"Thanks and thanks again to Him who offers to the man whom the sorrows of life have assaulted and left naked–offers to him the fig leaf of the Word with which he can cover his wretchedness." -Søren Kierkegaard

Pissed At Epistemology

Posted in Philosophical, Questions For You by matt on Saturday, March 22, 2008

Oversimplified epistemological premise (a): Knowledge is necessary.

Humor me and pretend like a person is capable of learning absolutely nothing. Doing away with bio-genetic predispositions, theories such as the Social Learning Theory, and the simple fact that humans learn even unintentionally, let’s imagine that people are able to come out of the womb likened to a catatonic vegetable and to voluntarily not learn anything – I know, but just go with me. If a person doesn’t learn, he or she will be at an extreme disadvantage. And by ‘extreme disadvantage’ I mean the only possible way to live is to have other (learned) people nearby to help. Learning makes it possible for a person to survive, live comfortably, experience relationships, etc. Truly, knowledge is power and learning is necessary, even if to only have enough power to continue ones own existence.

Oversimplified epistemological premise (b): An answered question (acquired knowledge), while perhaps helpful, will eventually provide more questions.

Here I recognize a number of objections: Aren’t there answers that everyone can satisfactorily agree on, i.e., aren’t some subjects closed and without more questions? And isn’t the satisfaction with the answer dependent upon the person? How can you, a single individual, claim to determine or are some people just unaware of the new group of questions? These, along with many other, objections will have to be momentarily set aside. I’m no philosopher and I haven’t ever formally studied epistemology. I’m just thinking and writing wile I’m bored at work (like now =)). So, once again, please imagine that, for the thinker, answers provide more questions and questions provide fewer answers. Even the person who is content to never question anything will surely admit to this – it’s a cycle.

So if both (a) and (b) are true then we have an apparent tension. Knowledge is necessary, but the acquisition of knowledge only makes us more fully aware of how little we know! The academic term for this is The Regress Problem, and it can be understood like this:

Belief (i) must be justified by belief (ii). These two are interconnected and dependent upon one another in order to be established as true. However, belief (ii)’s veracity is also dependent on belief (iii) and (iii) is dependent on (iv), and so on and so forth. And, like any chain, when one link is broken the chain’s usefulness lessens.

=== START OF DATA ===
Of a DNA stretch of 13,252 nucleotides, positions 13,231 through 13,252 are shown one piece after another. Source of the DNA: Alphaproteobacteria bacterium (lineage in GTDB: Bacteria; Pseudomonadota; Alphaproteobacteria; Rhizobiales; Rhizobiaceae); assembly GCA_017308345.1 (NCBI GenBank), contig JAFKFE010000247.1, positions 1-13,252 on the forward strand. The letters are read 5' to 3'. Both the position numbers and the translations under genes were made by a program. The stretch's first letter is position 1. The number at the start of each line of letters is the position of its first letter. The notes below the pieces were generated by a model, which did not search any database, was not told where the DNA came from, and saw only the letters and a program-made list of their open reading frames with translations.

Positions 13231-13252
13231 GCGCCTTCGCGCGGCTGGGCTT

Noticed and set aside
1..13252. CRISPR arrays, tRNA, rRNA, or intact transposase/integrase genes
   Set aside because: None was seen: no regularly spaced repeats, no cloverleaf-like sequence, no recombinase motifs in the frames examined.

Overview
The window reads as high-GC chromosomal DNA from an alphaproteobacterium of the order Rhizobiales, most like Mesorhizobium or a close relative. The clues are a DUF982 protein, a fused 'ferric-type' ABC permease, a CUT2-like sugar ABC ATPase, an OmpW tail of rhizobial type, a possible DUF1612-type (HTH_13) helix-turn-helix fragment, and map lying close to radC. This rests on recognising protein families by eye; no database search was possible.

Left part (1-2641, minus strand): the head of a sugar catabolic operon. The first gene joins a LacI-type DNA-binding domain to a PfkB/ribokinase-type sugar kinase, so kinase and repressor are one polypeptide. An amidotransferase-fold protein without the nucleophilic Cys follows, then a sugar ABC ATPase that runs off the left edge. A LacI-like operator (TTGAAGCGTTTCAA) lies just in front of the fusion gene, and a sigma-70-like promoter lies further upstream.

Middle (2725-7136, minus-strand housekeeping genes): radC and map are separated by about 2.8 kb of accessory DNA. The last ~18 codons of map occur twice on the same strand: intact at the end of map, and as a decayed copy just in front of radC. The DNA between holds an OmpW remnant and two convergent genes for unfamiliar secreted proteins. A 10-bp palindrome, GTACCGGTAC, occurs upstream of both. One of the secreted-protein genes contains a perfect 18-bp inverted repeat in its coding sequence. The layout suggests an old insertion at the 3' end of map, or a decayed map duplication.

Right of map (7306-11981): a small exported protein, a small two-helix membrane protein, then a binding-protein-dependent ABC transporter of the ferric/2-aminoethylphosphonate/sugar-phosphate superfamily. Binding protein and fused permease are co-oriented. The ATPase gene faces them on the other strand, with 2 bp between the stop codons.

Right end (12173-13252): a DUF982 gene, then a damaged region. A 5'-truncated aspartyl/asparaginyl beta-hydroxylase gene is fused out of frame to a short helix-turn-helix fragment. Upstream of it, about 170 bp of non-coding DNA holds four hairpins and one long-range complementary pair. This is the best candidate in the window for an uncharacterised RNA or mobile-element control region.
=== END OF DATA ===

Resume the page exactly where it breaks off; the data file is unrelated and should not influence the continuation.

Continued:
So to put it simply: the more you learn, the less you know. Julian of Norwich, in one of her alleged revelations from God, described it this way, “For I saw this truth in our Lord’s meaning: the busier we are about discovering his secrets in this matter or that, the farther we shall be from their discovery.”

The “so what” of this post can be summed up in this question: If this is true and learning does lead to an increased awareness of ignorance, then what is its purpose? More specifically – and I mention these two because they’re the two I’m most interested in – what is the purpose of theology and philosophy? The pursuit can’t be about getting all the answers because we know that will never happen, so why pursue it?

I’m going to think about it more and I’ll see if I can’t write out some other thoughts later. Any thoughts would be welcomed.

4 Responses

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  1. macriner said, on Tuesday, March 25, 2008 at 10:08 am

    you pursue answers cause we’d all be idiots if we didn’t… even if we never find answers.

    like cancer. We look for a cure even though we may never find an “answer” beyond Jesus. And maybe that’s the point. We try and try to find answers but in the end it leads us to realize our finiteness and turn to the infinite One Jesus for help.

    nice work.

  2. matt said, on Wednesday, March 26, 2008 at 8:13 am

    i definitely think that’s true. a lot of this pursuit is about growing in the recognition of our need, but i think there’s more to it than just that.

    there has to be a beneficial purpose.

  3. aiyanmernerd said, on Sunday, April 6, 2008 at 11:01 pm

    Well, obviously we should ask questions because God is glorified in our pursuit of Him. But that’s the easy answer isn’t it?

    As for a beneficial purpose, I don’t look any further than Colossians 3. It says to set your hearts and minds on things above. Right after that, it talks at length on putting the earthly nature to death and ridding oneself of impurity. Then it talks about putting on virtue. It is my understanding that setting your heart and mind on things above is the primary way we remove vice and gain virtue.

    Just a thought

  4. aiyanmernerd said, on Sunday, April 6, 2008 at 11:05 pm

    Well, I would first say that asking questions about God is glorifying to Him, so who cares if there’s a beneficial purpose.
    But I guess that’s the easy answer.
    As for the beneficial purpose, Colossians 3 comes to mind. The first thing it says is to set your heart and mind on things above, followed by instructions to remove vice and put on virtue. I believe that setting your heart and mind on things above is one of – if not the – best way to do both of these things. Asking questions is a way of focusing on God, which can only have good consequences, right?

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